any people believe the average computer trade show is a wine-and-dine affair for the press. It ain't so. It's a lot of busy meetings spent mining the latest nuggets of technology, and discovering once again that all that glitters isn't gold, every SAN isn't sound, and so forth. Of course, some of it turns out to be golden, which is why you keep going back. And this year's Networld + Interop in Las Vegas was a pleasant surprise as several remarkable storage products showed up.
The product with the most potential is EtherStorage, a new Gigabit Ethernet SAN system from Adaptec (http://www.adaptec.com), whose newly distinguished hardware products group seems to be leveraging its liberty with authority. This could well be the showstopper of the year if it performs as promised. Unlike previous SAN offerings that use Fibre Channel to connect storage devices and servers, Adaptec's EtherStorage technology uses standard, off-the-shelf Ethernet hardware to create the SAN.
Granted, GigEther is not as efficient as Fibre Channel for handling data requests. Nor does it deliver the distance that Fibre Channel promises (thousands of feet versus miles)--and far-flung connectivity is, of course, what gets many of us in the SAN game to begin with. Finally, GigEther isn't as fast as Fibre Channel (200MB/sec for GigEther versus up to a full 1GB/sec for FC). But the key here is that GigEther is good enough for a lot of sites. My guess is that 80% of sites interested in SAN technology could use Ethernet just as well, and for those sites, Adaptec's solution is well worth a look.
One of the primary barriers to SAN proliferation has been the high costs of implementation. SAN products are immature and lack standards, which means users have to put up with some experimentation to get their SAN right.
GigEther has none of these problems. There are many engineers in the field capable of creating a dedicated storage network using this technology. Combine EtherStorage with NAS products like Procom's NetForce 2500 (see below) and you could have a winning system for a third of the cost of a Fibre Channel-based SAN. Adaptec seems to be on the right track here.
the first shall be NAS
Speaking of NAS, Microtest (http://www.microtest.com) had its new FileZerver unit on display. (This is the same one we saw at CeBIT last February.) This time, Microtest had some good news to share from ZDLabs. Tests of the FileZerver gave it the nod over an HP SureStore system equipped with a StorPoint thin server from Microtest rival Axis. The FileZerver 400 delivered an average of twice the data per second throughput of the StorPoint unit. (ZDLabs has the luxury of running these tests with up to 60 clients--providing a much more accurate and reliable picture of the throughput comparison than tests with only four or five clients.) I am looking forward to trying out the new Microtest product to see for myself.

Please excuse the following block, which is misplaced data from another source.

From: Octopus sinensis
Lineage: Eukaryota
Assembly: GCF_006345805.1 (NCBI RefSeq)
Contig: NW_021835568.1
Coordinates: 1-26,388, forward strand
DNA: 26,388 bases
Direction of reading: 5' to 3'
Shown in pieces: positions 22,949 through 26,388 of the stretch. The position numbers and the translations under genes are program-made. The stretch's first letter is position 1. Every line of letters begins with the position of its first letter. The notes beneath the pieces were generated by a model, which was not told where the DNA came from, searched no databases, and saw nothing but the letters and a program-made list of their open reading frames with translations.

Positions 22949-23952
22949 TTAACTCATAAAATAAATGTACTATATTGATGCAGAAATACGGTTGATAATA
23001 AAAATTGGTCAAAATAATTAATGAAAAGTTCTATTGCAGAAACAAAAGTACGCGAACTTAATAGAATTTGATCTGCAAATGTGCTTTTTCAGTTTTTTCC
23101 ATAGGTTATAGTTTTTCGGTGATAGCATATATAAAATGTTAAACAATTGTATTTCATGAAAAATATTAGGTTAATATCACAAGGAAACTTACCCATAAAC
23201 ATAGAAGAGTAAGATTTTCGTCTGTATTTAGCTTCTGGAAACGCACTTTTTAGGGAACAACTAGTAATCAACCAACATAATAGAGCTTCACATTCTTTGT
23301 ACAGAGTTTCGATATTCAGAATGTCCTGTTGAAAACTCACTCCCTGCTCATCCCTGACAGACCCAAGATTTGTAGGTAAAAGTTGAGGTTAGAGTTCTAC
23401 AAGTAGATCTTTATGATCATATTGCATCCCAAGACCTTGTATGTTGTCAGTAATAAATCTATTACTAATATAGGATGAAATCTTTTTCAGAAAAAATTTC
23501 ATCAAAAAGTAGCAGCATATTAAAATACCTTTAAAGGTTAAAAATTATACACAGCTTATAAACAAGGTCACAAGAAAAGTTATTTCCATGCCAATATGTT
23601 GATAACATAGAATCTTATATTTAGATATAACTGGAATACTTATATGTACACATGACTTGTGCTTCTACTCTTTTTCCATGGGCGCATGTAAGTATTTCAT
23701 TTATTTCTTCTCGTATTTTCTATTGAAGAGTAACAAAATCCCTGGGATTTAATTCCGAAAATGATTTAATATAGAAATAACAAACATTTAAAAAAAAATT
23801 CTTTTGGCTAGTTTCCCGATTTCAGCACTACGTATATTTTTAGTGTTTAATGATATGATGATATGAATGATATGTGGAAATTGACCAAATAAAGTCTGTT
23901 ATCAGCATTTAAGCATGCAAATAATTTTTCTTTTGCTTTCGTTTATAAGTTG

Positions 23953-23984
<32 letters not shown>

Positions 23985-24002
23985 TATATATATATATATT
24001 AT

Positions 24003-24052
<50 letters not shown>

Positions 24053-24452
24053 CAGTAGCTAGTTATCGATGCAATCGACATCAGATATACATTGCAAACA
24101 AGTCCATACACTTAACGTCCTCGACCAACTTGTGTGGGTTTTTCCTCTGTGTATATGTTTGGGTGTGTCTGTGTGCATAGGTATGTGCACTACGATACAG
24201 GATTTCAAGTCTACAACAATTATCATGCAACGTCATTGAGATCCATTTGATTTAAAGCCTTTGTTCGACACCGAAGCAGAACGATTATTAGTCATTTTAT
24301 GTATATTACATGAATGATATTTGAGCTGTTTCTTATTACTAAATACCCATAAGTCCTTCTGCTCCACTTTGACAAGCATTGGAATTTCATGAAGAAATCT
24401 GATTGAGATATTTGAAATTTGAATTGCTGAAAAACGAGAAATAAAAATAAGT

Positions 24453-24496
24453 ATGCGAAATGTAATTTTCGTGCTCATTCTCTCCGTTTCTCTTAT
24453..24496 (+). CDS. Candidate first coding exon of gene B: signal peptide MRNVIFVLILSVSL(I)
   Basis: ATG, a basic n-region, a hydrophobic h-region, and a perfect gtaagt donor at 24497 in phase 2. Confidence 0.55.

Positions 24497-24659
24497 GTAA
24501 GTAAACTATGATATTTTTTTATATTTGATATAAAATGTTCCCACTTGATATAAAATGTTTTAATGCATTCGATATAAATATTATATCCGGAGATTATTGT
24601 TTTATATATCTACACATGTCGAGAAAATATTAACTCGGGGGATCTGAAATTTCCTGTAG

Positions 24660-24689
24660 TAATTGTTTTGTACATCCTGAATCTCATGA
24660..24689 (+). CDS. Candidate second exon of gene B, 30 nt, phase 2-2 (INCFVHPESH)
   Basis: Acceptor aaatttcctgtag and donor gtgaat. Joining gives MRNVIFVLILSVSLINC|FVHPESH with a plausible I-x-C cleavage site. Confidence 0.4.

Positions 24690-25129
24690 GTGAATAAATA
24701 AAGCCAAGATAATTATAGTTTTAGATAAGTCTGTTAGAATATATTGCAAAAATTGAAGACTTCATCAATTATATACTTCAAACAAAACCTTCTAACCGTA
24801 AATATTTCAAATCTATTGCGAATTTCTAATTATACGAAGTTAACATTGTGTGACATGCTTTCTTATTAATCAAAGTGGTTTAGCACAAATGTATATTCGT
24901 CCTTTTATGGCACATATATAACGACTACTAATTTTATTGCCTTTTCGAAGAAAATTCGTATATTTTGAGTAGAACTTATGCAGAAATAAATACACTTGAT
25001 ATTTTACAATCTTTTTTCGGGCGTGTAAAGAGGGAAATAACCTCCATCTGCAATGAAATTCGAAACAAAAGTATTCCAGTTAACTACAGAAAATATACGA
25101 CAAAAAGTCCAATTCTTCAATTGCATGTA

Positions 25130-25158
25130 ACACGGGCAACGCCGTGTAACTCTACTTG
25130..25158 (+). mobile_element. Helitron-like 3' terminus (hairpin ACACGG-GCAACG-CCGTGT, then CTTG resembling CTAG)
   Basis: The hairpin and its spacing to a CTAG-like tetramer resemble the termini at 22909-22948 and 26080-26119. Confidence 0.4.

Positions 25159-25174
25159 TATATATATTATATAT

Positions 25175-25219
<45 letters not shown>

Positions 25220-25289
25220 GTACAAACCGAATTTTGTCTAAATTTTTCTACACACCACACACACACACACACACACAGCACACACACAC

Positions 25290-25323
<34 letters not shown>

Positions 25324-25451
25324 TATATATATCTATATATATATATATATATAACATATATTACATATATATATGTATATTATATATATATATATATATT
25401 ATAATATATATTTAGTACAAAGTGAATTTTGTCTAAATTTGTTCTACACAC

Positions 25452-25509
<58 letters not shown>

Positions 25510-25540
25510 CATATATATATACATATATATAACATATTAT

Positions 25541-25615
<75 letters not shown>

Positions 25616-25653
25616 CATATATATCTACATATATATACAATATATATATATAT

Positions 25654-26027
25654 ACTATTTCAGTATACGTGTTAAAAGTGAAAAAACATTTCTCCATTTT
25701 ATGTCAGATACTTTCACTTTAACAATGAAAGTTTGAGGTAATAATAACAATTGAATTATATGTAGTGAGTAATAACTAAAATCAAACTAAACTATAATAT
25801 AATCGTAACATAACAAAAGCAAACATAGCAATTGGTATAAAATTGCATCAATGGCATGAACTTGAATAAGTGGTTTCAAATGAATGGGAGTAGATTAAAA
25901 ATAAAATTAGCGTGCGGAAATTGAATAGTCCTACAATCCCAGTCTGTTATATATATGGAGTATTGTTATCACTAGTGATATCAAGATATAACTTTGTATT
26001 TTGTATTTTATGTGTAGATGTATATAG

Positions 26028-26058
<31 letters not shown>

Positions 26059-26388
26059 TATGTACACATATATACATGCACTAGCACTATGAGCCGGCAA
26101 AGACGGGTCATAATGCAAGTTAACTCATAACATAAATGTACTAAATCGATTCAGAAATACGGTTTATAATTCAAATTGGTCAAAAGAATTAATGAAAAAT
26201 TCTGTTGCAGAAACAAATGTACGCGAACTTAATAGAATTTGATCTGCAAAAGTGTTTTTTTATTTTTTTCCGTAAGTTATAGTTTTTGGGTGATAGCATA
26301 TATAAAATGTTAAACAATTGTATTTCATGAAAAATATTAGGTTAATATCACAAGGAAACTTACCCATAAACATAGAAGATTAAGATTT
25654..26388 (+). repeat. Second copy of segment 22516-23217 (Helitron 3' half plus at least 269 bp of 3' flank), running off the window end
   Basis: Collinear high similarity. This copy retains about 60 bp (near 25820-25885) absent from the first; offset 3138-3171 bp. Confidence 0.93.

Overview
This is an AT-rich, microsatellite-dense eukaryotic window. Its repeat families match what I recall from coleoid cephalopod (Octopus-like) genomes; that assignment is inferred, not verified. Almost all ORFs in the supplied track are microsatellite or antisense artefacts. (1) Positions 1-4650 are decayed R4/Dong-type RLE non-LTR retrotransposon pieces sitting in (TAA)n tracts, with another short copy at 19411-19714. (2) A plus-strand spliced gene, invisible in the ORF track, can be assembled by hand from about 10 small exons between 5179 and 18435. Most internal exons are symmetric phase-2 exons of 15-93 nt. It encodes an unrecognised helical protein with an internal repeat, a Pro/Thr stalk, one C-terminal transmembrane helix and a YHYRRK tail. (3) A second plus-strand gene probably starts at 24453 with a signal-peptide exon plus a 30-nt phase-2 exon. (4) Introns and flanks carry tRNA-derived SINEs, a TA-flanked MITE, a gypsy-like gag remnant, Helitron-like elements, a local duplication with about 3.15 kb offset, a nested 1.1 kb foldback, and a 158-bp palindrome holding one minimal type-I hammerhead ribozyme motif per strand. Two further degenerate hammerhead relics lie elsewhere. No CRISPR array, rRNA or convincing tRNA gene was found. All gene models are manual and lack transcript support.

Microtest wannabe Sercomm (http://www.sercomm.com), a Taiwan-based component vendor, showed off several devices for printer and Internet access-sharing. For me, its StorMate RAID and the StorMate VS NAS were the most interesting. Unlike similar offerings from other second-tier NAS developers, the Sercom units support HTTP, SMB, and, of all things, AppleShare (either due to Apple's resurgence in the professional market or something it built in long ago and was perhaps too embarrassed to mention publicly until now). The RAID box supports RAID level 1 on 20GB hard drives. The VS unit is a virtual CD-ROM jukebox with either a 13GB or 20GB drive for about 20 to 30 disc-caching. Curiously, the unit also sports a printer port, if you want it to be a print server as well.
Procom has listened carefully to the mid-range and high-end user demands in NAS storage. It displayed its NetForce 2000 series in several flavors. These are not the mild upgrades to the DataForce/NetForce systems we have looked at in the past. These are full-grown, mission-critical servers which more than amply challenge Network Appliance in this space. The 2500SFT, for example, is a rack-mounted unit with dual active-active servers so even if one module fails, the other continues to service requests.
SAN for a new age
One feature missing from most SAN implementations is a way to create multiple virtual volumes which span physical devices. StoreAge Networking Technologies (http://www.storeage.com) had a fascinating tool called the SAN Volume Manager that does just that. Rack-mountable, Volume Manager handles heterogeneous environments using Fibre Channel HBAs. Mind you, this means even storage on different servers using different OSs can be combined into a single virtual volume. This should be a key piece of technology in any SAN installation.
Unfortunately, the one product I most wanted to see and wasn't able to was Connex' SANavigator storage management console (http://www.SANavigator.com). From its description, it promises to be the OpenView or the Unicenter of NAS and SAN storage. Right now, the limited penetration of these two technologies doesn't demand such a complete solution. But they will soon enough, and Connex will be a step ahead of any competition in the race to snap up the new marketshare that demands such innovation--particularly if the SANavigator is as fully multivendor-enabled as it is described.
The Network ObServer columnist David Doering (firstname.lastname@example.org), an EMedia contributing editor, is also senior analyst with TechVoice Inc., an Orem, Utah-based consultancy.
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